Note that in general, $\sup A$ (if it exists) is the minimum element of the set of upper bounds of $A$, and $\inf A$ (if it exists) is the maximum element of the set of lower bounds of $A$. If $A$ has no upper (lower) bounds, then $\sup A$ ($\inf A$) doesn't exist. For example, if we didn't have the node $8$ in your example $W$, then $\inf A$ wouldn't exist. If the set of upper (lower) bounds of $A$ is non-empty, but has no minimum (maximum) element, then $\sup A$ ($\inf A$) doesn't exist. For example, suppose we were to add another node, $9$, to your example, on the same level as $8$, with $9\prec 6$, $9\prec 7$, and with $8$ and $9$ incomparable. In that case, the set of lower bounds of $A$ would be $\{8,9\}$, but since $8$ and $9$ are incomparable, that set has no maximum element, meaning $\inf A$ wouldn't exist.

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The greatest lower bound of the set of all positive numbers is $0$, but there is no minimum of the set of all positive numbers.

If a set is partially ordered but not linearly ordered then there may be two incomparable elements, and one immediatley below both that is the greatest lower bound of that set of two, but again there is no minimum of the set containing just those two.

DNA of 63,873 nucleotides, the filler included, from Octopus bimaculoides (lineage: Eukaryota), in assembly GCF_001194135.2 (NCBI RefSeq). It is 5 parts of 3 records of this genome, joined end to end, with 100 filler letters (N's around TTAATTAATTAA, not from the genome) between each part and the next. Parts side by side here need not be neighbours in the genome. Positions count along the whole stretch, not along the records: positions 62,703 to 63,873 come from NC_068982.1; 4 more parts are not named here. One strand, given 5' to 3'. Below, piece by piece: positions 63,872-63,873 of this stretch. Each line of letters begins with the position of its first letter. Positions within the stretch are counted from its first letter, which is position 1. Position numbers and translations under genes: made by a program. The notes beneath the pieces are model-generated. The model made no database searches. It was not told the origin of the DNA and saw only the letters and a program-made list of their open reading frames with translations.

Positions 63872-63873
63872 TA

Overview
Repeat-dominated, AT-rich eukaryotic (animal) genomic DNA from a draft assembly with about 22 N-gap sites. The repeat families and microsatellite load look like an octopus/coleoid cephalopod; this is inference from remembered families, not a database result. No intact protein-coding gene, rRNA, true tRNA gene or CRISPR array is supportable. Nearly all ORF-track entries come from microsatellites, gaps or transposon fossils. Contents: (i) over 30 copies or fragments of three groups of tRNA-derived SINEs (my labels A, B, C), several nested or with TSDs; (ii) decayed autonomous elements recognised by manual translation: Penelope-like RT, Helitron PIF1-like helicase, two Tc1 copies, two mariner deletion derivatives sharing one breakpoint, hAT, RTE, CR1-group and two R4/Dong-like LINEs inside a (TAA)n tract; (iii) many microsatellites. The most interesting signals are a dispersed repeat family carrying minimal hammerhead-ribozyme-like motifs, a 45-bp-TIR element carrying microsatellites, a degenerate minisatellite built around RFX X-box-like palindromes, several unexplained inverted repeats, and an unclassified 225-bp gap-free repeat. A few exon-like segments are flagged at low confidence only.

For sets that do have a minimum, the greatest lower bound is the minimum.

Later edit in response to comments: Consider this partially ordered set: $$ \begin{align} a & < b,\\ a & < c,\\ b,\ c& \text{ are incomparable}. \end{align} $$ Then the set $\{b,c\}$ has no least element, but it has a greatest lower bound, which is $a$.

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  • $\begingroup$ But $0$ isn't in the set $\mathbb{R}^{+}$ isn't it? $\endgroup$ – agent154 Mar 1 '13 at 17:30
  • $\begingroup$ @agent154 : exactly. The greatest lower bound of a set need not be a member of the set. $\endgroup$ – Michael Hardy Mar 1 '13 at 17:31
  • $\begingroup$ How can a GLB be something that is less than two minimal elements in a set when those two minimal elements are the lowest there is in the relation? The relation defines the ordering... so if an element is not in the set, I don't see how it can be related at all to the minimal elements. $\endgroup$ – agent154 Mar 1 '13 at 17:34
  • $\begingroup$ If they are the lowest elements in a partially ordered set, then there is nothing less than both of them, and the set of those two does not have a greatest lower bound. In other words, if they are minimal elements of the poset, then the set containing only the two of them has no greatest lower bound. $\endgroup$ – Michael Hardy Mar 1 '13 at 17:38
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The supremum coincides with maximum in the finite case. That said, a great deal of basic example are not finite, so supremum is a different operation in general. The most notorious thing here is that supremum is an element not necesarilly in the original set.